|dc.description.abstract||The act of transferring state-owned enterprises to the private sector,
commonly known as privatization, has become a popular but controversial topic
in the wake of the current political and economic reform in Eastern Europe.
Privatization, a concept which is now practiced throughout the world, was
originally popularized by Great Britain's Thatcher Administration during the
1980s. After years of increasing frustration with unprofitable state-owned
enterprises, coupled with budgetary problems during a period of economic
hardship, officials began to search for a solution. By transforming inefficient
enterprises into private competitive firms, and by earning substantial revenue
for the government, privatization solved both problems.
A variety of methods have been used by governments in the past in their
efforts towards privatization. Theories range from selling the whole enterprise
directly to a private buyer, to giving the firm away to its employees. A
comparative analysis of state versus private ownership reveals that whichever
method is chosen, the result is certain to lead to a more efficient firm. In terms of
management, private firms have the advantage over public enterprises due to
the profit motive, natural monitoring mechanisms, and decision-making based
on market forces. Studies also show that a state-owned enterprise's
production, labor and capital costs are likely to be higher. Finally, the
competitive environment which surrounds private firms insures a greater degree
of consumer input and innovation.
After more than forty years under a command economy, Eastern Europe
now has the opportunity to experience the benefits of private enterprise. But
before privatization can become a success, essential requirements must be
met. For example, the necessary policy, legal and structural framework must be
established; ownership laws and anti-monopoly laws must be drafted. In
addition, certain key issues must be discussed. These issues include the pace
of privatization, degree of ownership dispersion, restitution possibilities, and
steps to prevent privatized monopolies. Once these decisions have been
made, a successful privatization is still uncertain. A host of obstacles including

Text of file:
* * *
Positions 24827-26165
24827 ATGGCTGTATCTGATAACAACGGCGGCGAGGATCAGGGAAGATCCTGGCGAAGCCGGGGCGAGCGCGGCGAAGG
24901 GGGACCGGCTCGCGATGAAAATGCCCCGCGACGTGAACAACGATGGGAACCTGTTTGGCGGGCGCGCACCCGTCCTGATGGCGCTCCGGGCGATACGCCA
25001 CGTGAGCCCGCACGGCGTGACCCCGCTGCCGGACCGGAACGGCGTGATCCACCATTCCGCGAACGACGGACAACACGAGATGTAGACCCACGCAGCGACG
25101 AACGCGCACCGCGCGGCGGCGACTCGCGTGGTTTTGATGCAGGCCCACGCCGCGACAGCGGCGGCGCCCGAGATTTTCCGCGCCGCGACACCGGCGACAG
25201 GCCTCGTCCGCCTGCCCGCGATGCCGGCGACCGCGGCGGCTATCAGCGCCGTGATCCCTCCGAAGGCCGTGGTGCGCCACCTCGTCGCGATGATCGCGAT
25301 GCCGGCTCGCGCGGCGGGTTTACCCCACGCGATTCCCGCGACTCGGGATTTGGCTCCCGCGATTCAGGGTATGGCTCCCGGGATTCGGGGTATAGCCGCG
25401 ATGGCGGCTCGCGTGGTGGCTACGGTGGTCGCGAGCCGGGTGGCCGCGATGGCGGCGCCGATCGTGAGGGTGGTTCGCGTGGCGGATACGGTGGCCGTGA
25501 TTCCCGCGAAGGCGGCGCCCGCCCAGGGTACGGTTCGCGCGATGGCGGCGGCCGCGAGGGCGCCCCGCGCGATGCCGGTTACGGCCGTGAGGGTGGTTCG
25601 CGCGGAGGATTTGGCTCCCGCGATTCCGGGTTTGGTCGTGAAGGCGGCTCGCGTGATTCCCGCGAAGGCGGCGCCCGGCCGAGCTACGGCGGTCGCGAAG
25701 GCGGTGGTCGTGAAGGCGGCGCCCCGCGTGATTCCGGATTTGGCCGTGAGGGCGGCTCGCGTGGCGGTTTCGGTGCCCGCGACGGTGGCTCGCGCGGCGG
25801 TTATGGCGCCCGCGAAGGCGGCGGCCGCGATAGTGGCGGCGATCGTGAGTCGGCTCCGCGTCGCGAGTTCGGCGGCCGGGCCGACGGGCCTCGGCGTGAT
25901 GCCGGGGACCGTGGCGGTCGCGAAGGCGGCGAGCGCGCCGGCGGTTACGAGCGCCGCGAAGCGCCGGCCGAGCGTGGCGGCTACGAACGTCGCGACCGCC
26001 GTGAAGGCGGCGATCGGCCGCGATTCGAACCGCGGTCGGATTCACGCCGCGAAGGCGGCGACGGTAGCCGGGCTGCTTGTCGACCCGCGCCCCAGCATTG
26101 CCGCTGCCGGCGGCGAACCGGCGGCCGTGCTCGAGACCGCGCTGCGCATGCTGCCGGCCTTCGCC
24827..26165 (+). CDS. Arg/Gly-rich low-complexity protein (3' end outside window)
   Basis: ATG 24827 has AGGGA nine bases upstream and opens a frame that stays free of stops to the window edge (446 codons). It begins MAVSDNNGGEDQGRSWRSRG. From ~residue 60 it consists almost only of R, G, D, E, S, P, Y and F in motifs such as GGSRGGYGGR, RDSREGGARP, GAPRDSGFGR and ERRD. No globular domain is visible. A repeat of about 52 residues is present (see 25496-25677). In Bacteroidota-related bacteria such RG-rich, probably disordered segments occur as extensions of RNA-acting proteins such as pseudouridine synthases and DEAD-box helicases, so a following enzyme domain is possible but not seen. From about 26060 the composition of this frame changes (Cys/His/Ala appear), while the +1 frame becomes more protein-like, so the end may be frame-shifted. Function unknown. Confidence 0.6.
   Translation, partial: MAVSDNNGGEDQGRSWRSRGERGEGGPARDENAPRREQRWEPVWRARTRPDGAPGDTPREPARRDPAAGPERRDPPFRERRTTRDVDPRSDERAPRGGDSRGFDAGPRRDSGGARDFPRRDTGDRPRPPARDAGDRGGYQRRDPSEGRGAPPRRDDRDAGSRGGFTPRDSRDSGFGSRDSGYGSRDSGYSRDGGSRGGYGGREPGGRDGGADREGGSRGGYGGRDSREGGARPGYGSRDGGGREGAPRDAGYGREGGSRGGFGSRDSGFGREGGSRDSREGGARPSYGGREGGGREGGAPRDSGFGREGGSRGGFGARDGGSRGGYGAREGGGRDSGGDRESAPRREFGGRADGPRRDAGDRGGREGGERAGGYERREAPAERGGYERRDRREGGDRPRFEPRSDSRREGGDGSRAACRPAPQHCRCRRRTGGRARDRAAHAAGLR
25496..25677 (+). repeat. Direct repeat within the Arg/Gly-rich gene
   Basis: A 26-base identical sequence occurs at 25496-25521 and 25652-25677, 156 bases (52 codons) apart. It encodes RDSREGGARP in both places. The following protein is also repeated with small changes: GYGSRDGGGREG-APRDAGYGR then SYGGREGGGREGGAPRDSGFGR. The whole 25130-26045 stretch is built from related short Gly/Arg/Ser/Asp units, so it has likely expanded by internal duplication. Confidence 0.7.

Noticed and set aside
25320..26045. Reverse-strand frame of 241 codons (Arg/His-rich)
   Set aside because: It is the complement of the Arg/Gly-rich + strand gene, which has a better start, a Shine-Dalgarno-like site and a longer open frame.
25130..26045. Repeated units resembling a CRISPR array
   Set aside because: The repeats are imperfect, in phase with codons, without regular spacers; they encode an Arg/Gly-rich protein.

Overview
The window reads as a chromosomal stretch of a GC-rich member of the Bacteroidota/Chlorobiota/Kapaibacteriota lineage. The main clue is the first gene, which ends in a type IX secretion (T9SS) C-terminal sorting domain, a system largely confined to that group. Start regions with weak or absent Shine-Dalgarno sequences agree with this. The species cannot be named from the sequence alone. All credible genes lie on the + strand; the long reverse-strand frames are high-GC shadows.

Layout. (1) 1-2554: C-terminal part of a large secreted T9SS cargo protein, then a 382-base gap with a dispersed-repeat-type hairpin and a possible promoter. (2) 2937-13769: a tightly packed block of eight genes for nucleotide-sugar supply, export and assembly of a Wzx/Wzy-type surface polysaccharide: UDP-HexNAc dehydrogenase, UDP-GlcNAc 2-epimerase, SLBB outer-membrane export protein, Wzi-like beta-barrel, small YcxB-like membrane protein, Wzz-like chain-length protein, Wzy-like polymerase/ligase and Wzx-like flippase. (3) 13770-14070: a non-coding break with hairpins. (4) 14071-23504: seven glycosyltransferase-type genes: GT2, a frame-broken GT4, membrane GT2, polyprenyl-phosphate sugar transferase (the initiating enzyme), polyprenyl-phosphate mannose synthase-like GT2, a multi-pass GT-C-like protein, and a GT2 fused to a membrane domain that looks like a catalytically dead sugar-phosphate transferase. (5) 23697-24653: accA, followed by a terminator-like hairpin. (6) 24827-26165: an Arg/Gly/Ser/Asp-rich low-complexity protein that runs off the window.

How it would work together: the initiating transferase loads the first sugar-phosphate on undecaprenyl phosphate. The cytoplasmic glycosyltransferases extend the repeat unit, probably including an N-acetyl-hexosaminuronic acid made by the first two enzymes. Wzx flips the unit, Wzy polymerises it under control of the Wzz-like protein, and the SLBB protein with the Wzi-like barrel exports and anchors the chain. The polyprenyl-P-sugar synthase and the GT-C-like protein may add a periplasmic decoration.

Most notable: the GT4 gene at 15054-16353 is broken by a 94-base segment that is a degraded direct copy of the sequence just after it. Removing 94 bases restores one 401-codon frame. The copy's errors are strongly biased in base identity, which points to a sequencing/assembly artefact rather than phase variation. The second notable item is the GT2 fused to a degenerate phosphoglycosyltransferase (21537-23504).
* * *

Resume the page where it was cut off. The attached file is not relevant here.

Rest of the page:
workers and government bureaucrats may attempt to halt the move to privatize.
Another question of extreme importance in the case of Eastern Europe is which
privatization method to use. The lack of capital held by private citizens has
made free distribution using a voucher system an attractive option. Others
propose methods which are customized to suit each country's individual needs.
One such method is the holding company proposal where individual holding
companies set up by the government are given the responsibility to restructure
and then sell a portfolio of state-owned enterprises to any buyer they can find.
Both Poland and Czechoslovakia have developed their own privatization
schemes involving vouchers for free distribution. In addition, the Soviet Union
hopes to benefit from the process of privatization. Numerous setbacks created
by the much touted communist system indicate that the prospect for a successful
privatization reform in the USSR as a whole is not very promising. However,
the outlook for the individual republics is quite good. The pursuit of the
republics to become independent states, autonomous from central Soviet
authority, demonstrates the eagerness of the citizens to start anew and to catch
up with the rest of the liberalized world.
Overall, privatization in Eastern Europe is and will continue to be a very
difficult and painful process. The short-term costs may cause citizens as well as
the government to question its. merit, however, in the long run, the existence of
private enterprise will allow Eastern Europe to enjoy a higher standard of living
and to become a more productive and prosperous region of the world.||en_US